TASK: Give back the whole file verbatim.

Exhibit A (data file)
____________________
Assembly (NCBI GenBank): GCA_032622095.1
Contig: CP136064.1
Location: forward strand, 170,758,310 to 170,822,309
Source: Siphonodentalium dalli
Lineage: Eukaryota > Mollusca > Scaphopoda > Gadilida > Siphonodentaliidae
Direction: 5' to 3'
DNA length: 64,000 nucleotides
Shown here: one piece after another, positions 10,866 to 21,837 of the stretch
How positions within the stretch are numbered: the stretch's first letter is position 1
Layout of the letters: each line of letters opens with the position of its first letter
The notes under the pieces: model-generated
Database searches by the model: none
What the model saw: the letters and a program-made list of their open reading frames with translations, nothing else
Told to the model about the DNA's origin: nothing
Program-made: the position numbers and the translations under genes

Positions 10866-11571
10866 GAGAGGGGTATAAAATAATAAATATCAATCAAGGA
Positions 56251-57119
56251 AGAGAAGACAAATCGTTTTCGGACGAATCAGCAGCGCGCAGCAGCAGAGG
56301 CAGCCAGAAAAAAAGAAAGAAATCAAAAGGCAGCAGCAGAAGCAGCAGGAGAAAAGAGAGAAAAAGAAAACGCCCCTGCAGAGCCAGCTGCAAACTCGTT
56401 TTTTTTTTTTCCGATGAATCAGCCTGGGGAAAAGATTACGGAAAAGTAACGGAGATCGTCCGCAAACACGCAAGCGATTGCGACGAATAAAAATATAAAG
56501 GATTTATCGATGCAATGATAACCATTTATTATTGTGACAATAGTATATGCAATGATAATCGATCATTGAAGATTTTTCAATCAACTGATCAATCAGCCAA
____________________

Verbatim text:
Assembly (NCBI GenBank): GCA_032622095.1
Contig: CP136064.1
Location: forward strand, 170,758,310 to 170,822,309
Source: Siphonodentalium dalli
Lineage: Eukaryota > Mollusca > Scaphopoda > Gadilida > Siphonodentaliidae
Direction: 5' to 3'
DNA length: 64,000 nucleotides
Shown here: one piece after another, positions 10,866 to 21,837 of the stretch
How positions within the stretch are numbered: the stretch's first letter is position 1
Layout of the letters: each line of letters opens with the position of its first letter
The notes under the pieces: model-generated
Database searches by the model: none
What the model saw: the letters and a program-made list of their open reading frames with translations, nothing else
Told to the model about the DNA's origin: nothing
Program-made: the position numbers and the translations under genes

Positions 10866-11571
10866 GAGAGGGGTATAAAATAATAAATATCAATCAAGGA
Positions 56251-57119
56251 AGAGAAGACAAATCGTTTTCGGACGAATCAGCAGCGCGCAGCAGCAGAGG
56301 CAGCCAGAAAAAAAGAAAGAAATCAAAAGGCAGCAGCAGAAGCAGCAGGAGAAAAGAGAGAAAAAGAAAACGCCCCTGCAGAGCCAGCTGCAAACTCGTT
56401 TTTTTTTTTTCCGATGAATCAGCCTGGGGAAAAGATTACGGAAAAGTAACGGAGATCGTCCGCAAACACGCAAGCGATTGCGACGAATAAAAATATAAAG
56501 GATTTATCGATGCAATGATAACCATTTATTATTGTGACAATAGTATATGCAATGATAATCGATCATTGAAGATTTTTCAATCAACTGATCAATCAGCCAA